The finishing of the gun exclusively employs traditional processes. In the carefully controlled heat treatment used to harden the action body, bone charcoal is used to induce an oxidised process we know as colour case hardening. No two of these organically produced patterns are the same, which provides both protection and a beautiful enhancement. The depth and lustre of the barrel blacking is achieved with the process of cold blueing. This takes 10 days to complete and not only ensures a superb finish and appearance, but also decades of use before re-blacking is required.
Although the David McKay Brown round action is used and appreciated by sportsmen in many places, its maker assures me this gun as a side-by-side comes into its own on the grouse moor. In any bore size, with its flat shooting, fast handling and self-opening action, it is the ultimate grouse gun when the coveys are coming thick and fast. This, I should add, is not a matter of theory, but David’s own experience. He likes using his guns as much as he does building them. His shooting interests encompass grouse and high pheasant and extend to big game hunting in Africa. This was demonstrated in a superb 28 bore, which I had the pleasure of handling, and then in contrast, a round action double rifle. A magnificent example of gunmaking.
While traditional values are hugely important, the company is a very modern maker and remains constantly aware of changing trends. An example of this was the introduction in 1992 of the David McKay Brown round action over-under, sharing many of the design features and qualities of the side-by-side. This includes the locks employing the same bow springs that, with the over-under’s wider gape, facilitates easy single-handed opening. As with the side-by-side, the over-under’s lockwork is also mounted on a trigger plate and creates the same single stable unit. He emphasises this form of lock is especially suited to an over-under gun as the firing pins are much closer to the optimum right-angle with the breech face, creating a very positive strike for both top and bottom firing pins. This, he points out, is much more difficult to achieve with a sidelock action with its lockwork and trigger mechanisms separated by the wood of the stock. Strength has been maximised in the over-under’s action body with substantial walls, supporting joint pins and replaceable locking buttresses. The combination of strength, mechanical efficiency and elegance of this over-under design complements its side-by-side stablemate and represents the perfect option for those who prefer the superposed gun, particularly for high pheasant shooting.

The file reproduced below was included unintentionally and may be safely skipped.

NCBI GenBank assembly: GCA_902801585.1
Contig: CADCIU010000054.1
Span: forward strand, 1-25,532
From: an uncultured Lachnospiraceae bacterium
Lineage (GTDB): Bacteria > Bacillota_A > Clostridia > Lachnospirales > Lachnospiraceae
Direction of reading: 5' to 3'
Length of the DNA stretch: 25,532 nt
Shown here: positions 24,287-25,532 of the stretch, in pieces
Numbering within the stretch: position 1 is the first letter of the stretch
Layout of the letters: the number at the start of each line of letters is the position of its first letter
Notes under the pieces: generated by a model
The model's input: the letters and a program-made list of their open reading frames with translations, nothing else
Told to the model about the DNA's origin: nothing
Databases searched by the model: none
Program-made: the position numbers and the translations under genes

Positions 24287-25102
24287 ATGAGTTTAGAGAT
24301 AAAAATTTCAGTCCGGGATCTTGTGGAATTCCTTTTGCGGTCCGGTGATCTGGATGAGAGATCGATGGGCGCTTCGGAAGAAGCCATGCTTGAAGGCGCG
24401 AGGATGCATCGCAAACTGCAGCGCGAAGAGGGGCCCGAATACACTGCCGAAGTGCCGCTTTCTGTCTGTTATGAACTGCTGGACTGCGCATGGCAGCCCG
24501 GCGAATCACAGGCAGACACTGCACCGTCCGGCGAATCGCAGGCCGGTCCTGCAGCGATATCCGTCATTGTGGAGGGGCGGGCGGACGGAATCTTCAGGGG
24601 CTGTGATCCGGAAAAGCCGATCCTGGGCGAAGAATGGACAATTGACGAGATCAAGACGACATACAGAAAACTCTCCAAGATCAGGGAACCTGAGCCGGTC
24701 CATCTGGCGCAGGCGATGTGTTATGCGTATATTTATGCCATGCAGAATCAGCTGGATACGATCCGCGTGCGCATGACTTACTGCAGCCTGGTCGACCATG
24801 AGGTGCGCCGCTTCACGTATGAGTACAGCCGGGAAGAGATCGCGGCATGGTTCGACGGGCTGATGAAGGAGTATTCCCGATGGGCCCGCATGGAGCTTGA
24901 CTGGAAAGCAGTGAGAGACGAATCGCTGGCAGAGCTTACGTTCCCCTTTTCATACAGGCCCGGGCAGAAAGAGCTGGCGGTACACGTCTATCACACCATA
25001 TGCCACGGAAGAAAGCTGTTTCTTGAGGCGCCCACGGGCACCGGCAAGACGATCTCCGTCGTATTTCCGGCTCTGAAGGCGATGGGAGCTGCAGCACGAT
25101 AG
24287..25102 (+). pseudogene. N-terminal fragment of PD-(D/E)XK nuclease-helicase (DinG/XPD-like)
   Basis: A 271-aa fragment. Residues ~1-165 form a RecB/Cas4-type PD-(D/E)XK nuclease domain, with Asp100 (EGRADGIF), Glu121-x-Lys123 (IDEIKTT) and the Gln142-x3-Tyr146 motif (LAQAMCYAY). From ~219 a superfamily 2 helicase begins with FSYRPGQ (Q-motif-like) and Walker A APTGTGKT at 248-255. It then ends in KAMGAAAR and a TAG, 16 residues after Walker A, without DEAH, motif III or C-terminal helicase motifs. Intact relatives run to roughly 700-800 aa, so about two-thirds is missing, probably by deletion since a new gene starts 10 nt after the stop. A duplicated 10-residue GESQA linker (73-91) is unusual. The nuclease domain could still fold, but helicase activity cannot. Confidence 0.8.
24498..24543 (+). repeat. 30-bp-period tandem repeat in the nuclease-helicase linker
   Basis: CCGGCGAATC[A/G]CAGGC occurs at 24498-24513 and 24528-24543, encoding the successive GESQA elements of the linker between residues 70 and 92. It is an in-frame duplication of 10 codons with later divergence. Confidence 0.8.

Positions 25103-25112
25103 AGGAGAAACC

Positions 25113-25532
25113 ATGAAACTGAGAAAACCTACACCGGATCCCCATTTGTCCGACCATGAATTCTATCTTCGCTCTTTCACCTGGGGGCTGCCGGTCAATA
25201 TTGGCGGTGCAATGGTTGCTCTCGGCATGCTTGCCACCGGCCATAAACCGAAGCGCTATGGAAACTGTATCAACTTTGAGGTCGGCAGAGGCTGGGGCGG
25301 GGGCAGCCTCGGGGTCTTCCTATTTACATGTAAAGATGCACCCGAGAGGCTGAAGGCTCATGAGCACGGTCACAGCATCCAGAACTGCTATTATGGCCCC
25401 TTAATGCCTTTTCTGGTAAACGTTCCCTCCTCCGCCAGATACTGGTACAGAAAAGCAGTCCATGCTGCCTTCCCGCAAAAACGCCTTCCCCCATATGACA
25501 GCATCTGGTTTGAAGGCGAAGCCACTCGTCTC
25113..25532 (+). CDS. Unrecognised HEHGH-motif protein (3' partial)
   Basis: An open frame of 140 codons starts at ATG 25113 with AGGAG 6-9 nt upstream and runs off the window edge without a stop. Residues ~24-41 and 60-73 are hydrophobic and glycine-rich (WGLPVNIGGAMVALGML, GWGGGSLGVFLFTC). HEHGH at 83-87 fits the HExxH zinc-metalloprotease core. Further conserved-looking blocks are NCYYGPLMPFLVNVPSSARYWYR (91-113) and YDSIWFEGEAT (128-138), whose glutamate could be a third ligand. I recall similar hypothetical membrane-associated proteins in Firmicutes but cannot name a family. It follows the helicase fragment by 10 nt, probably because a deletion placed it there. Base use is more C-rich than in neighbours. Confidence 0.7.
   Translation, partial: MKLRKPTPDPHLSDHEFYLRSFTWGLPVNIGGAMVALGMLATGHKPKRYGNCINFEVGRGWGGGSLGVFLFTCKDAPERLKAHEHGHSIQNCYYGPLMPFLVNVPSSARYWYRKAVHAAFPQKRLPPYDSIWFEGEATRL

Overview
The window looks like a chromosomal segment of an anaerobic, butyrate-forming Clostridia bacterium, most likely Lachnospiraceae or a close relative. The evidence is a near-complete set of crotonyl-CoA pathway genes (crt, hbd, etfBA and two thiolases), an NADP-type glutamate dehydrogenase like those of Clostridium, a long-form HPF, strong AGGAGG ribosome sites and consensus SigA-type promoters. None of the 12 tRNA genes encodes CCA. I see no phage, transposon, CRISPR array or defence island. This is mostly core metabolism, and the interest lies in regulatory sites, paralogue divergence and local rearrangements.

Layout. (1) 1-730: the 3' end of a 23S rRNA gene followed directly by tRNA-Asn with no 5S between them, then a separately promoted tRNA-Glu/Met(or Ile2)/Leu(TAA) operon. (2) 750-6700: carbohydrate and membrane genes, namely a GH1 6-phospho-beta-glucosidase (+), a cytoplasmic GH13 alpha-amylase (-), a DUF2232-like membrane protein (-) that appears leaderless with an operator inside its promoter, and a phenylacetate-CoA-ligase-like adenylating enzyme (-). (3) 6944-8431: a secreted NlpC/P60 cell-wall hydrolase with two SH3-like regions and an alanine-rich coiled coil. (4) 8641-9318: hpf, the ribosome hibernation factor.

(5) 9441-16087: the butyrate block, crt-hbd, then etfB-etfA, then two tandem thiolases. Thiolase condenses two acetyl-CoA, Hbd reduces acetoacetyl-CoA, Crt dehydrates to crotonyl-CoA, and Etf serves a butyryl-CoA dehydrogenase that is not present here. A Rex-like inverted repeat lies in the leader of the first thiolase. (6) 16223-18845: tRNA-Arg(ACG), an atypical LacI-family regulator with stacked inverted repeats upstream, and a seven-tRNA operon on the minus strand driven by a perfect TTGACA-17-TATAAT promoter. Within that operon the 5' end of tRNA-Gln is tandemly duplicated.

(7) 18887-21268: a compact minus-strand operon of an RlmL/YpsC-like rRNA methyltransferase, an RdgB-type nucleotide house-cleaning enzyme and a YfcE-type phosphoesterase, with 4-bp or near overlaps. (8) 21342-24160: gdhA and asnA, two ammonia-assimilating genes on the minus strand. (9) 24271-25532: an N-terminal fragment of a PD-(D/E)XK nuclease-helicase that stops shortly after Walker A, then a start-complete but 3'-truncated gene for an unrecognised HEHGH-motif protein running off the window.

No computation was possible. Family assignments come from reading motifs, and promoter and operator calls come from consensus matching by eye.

This was the gun I was most anxious to shoot and the example I used at David’s nearby shooting ground possessed sensational handling characteristics. With long 31" barrels, the gun weighed 7lb 10oz, but felt nothing like that, with weight distribution skilfully brought back between the hands. With the gun in your shoulder it is so pointable – the round action with its slender curving fences offers not the slightest distraction to the aiming eye as all you view is the rib. It is an aspect that took me by surprise, but its uniqueness has obvious practical advantages. In terms of sheer efficiency as a long-range game gun, I can think of few others that come close. Handling that is fast and controllable, plus superb trigger pulls and low recoil, leaves the operator running short of superlatives.
All gun fitting for customers is conducted at nearby Reynard Park. This is the perfect location, for it has every facility to ensure that your new gun will shoot where you point it. This can be confirmed when you take delivery of it by shooting some well-presented clay targets in natural surroundings.
As for a companion it would be hard to do better than a David McKay Brown gun in any of its forms. When so much in modern artisan gunmaking consists of smoke and mirrors, the integrity of the David McKay Brown operation, which continues to be based on the original ambition of its founder to recreate a gun of genuine worth and uniqueness, is something to celebrate.